Karina Doorley - How has gender income inequality in Ireland and the UK changed in the last decade and why?

  • Presenting author: Karina Doorley (ESRI)

  • Authors: Silvia Avram, Karina Doorley, Claire Keane, Daria Popova

  • Session: A02A - Dynamic / Long term [1] - Monday 16:30-18:00 - Ceremonial Hall

  • Slides: PDF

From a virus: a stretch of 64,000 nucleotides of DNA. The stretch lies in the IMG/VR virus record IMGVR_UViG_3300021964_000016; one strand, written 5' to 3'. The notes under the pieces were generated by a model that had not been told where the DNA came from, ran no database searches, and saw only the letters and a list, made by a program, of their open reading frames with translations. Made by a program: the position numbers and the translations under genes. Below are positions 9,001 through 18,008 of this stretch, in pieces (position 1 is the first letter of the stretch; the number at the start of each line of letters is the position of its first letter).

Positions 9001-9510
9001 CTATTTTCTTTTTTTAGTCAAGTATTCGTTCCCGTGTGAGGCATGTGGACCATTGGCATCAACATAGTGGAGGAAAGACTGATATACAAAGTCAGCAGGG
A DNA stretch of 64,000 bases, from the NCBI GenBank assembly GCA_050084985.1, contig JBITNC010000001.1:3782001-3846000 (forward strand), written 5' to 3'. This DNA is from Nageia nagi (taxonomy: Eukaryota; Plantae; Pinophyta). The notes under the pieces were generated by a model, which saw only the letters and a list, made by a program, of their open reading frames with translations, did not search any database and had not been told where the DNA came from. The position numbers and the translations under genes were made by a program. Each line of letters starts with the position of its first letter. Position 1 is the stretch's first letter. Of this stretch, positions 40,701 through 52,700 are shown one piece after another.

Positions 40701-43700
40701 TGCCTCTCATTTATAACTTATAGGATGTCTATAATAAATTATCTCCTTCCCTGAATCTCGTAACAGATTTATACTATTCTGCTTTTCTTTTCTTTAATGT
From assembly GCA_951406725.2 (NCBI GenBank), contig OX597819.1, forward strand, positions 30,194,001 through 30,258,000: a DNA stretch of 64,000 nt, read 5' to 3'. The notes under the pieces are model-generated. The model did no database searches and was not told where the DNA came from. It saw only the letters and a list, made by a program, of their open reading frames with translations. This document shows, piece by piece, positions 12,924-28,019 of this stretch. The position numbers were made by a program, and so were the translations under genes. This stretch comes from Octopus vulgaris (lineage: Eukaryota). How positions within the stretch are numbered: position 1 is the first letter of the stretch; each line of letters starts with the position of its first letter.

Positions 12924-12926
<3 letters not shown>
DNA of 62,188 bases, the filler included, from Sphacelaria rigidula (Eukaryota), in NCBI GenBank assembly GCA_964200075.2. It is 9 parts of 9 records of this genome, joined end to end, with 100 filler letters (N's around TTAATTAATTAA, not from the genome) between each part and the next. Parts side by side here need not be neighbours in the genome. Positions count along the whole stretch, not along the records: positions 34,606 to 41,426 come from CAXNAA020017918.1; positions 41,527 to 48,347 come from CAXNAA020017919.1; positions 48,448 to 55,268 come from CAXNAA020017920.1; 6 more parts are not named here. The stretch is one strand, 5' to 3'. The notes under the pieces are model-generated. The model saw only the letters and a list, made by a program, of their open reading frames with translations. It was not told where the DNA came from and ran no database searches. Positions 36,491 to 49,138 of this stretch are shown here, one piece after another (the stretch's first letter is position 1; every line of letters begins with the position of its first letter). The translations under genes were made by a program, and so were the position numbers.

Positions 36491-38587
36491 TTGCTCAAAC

The gender gap in income is large and well documented across Europe. Previous research has shown its composition, distinguishing between gender gaps in wages, in work patterns and in redistribution by the tax and welfare system (Figari, Immervoll, Levy, & Sutherland, 2011; Avram & Popova, 2020; Doorley & Keane, 2020). There is extensive research on the evolution of the gender wage and the gender work gap over time - these have been closing in many countries. However, there is less evidence of how redistribution between men and women by the tax-benefit system has changed over time. While redistribution between men and women decreases gender income inequality, it can also exacerbate the gender income gap at source by disincentivising female labour market attachment. The cumulative impact of developments in gender wage and work gaps and their interaction with the tax and welfare system has not been examined in a historical context. This research investigates how the gender gap in income has changed over time in Ireland and the UK, neighbouring countries with different histories of gender segregation and legislative pushes for gender equality. Our study period encompasses the years 2008-2019, taking in the effect of the financial crisis, which increased female labour supply compared to male but which was also associated with strong austerity measures, with differing impacts for men and women. Using microsimulation models for the two countries (UKMOD and SWITCH), we document the gender income gap between 2008 and 2019 by income decile. We decompose the total gender income gap in each time period into the relative contributions of gender gaps in work (including self-employment), wages and demographics. We also show how the cushioning effect of the tax and welfare system on the gender income gap has changed over time. Our results have implications for policy makers interested in balancing the objectives of gender budgeting with maintaining incentives for gender equality in the labour market.